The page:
The UN’s human rights office on Friday criticized Papua New Guinea for reviving the death penalty, saying it was a backwards step and would not deter crime in the poverty-stricken Pacific nation.
“We regret that Papua New Guinea has taken legislative action towards resuming implementation of the death penalty,” said Rupert Colville, spokesman for the UN High Commissioner for Human Rights.
“Given the global trend toward abolition of the death penalty, the latest move by the government marks a significant step backwards,” he told reporters.
“We also categorically reject calls by some political leaders in Papua New Guinea for the introduction of other cruel and inhuman punishments such as castration or amputation,” he added.
Papua New Guinea’s parliament on Tuesday passed laws allowing execution by a range of methods, including hanging, electrocution, lethal injection and firing squad.
The country has not carried out an execution since 1954, and inscribed the de facto moratorium into law in 1970, while keeping the death penalty on the statutes for crimes such as treason and piracy.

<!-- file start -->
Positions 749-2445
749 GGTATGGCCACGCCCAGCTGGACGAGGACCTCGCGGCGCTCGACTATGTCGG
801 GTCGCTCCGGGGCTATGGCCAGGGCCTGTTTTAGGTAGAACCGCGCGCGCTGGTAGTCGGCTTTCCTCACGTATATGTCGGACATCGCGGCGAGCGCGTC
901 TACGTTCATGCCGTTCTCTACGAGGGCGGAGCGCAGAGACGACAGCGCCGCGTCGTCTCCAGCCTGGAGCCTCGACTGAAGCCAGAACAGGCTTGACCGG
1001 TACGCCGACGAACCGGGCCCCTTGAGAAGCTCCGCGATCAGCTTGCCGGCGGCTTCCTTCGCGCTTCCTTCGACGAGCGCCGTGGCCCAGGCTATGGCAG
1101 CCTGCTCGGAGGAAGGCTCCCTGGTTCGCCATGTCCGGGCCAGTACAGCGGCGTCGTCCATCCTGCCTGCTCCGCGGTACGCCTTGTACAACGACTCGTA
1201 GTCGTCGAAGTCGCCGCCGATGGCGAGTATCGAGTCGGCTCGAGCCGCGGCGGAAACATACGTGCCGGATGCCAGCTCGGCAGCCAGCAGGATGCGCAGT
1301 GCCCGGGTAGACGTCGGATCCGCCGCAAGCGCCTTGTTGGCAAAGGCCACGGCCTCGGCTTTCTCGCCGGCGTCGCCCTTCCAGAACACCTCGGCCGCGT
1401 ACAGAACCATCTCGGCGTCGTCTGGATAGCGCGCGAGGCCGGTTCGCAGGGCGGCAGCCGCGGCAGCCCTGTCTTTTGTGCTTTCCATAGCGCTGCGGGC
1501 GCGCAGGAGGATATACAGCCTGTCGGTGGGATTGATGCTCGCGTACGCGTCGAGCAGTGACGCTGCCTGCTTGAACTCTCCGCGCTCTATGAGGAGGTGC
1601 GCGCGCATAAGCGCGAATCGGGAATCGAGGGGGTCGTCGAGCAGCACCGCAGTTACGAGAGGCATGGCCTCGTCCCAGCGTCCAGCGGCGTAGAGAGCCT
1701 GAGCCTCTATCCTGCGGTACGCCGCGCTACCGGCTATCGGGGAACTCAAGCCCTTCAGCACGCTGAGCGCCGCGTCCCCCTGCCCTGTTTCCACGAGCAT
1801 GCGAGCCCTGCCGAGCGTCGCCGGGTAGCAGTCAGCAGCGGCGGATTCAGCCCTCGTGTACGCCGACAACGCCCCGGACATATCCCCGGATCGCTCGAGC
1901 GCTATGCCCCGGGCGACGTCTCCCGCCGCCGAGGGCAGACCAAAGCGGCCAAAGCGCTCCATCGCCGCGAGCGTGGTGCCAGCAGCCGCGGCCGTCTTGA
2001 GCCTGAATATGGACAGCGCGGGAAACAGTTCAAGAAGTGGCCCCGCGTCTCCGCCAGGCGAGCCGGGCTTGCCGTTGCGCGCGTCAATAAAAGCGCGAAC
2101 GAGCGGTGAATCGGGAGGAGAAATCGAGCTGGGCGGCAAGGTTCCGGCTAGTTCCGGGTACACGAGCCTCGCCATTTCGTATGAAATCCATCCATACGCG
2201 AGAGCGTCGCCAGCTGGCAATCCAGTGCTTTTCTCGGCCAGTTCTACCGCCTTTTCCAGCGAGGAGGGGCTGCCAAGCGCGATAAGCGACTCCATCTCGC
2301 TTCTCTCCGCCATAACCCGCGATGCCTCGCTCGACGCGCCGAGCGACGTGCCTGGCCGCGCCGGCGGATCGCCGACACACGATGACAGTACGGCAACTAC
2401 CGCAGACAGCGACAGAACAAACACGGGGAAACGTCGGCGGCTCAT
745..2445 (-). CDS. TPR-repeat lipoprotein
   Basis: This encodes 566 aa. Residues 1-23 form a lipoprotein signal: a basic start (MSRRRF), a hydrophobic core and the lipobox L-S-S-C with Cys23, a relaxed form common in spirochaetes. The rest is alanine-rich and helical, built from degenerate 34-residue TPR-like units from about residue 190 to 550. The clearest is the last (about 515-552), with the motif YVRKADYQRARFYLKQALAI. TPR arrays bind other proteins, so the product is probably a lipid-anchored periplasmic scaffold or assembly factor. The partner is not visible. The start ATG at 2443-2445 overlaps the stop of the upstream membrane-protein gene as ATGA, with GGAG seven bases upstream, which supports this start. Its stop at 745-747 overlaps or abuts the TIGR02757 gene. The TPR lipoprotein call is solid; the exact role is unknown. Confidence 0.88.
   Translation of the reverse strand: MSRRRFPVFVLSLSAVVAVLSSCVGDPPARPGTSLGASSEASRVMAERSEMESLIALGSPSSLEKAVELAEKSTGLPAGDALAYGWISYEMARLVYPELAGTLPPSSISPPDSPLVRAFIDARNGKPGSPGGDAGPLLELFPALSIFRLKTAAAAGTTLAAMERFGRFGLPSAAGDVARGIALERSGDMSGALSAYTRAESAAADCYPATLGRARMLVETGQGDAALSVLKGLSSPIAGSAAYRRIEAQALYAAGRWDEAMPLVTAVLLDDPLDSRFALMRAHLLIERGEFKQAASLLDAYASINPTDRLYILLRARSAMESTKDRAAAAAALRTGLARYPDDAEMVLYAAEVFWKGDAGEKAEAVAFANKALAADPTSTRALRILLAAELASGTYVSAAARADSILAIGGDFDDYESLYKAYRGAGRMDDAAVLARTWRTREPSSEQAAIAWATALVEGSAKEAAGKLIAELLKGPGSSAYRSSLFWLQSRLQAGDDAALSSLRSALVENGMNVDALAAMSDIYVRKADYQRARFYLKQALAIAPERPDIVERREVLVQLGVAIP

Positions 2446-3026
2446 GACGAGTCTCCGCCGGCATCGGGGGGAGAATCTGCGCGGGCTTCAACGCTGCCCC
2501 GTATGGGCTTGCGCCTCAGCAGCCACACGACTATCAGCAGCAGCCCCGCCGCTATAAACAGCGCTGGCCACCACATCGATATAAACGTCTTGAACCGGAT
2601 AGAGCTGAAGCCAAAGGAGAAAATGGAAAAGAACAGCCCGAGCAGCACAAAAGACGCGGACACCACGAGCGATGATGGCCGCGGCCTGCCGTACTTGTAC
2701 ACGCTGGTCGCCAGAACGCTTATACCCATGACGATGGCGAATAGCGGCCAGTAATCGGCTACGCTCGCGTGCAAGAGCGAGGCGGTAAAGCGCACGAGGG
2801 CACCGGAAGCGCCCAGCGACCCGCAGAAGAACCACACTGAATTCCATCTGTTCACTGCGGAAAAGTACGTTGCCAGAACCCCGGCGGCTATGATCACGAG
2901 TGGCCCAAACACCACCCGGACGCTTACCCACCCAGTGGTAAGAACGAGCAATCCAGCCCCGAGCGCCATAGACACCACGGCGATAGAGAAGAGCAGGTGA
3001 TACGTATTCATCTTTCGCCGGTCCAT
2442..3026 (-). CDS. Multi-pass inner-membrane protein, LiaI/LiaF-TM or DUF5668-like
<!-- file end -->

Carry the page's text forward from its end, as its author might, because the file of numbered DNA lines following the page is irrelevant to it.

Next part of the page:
It has vowed to extend the long-dormant death penalty to cover rape, robbery and murder.
Papua New Guinea’s government argues that the death penalty is needed to tackle a surge in violent crime.
However, Colville said that was wrongheaded.
“While recognizing the government’s commitment to achieving a safer and more secure society, we urge it to consider other alternatives in line with international human rights standards. Such efforts must address the root causes of the rampant violence and corruption reported in the country,” he said.
Colville nonetheless welcomed the related repeal of Papua New Guinea’s 1971 Sorcery Act, which provided a defense for violent crime if the accused was acting to stop witchcraft, in which there is a widespread belief.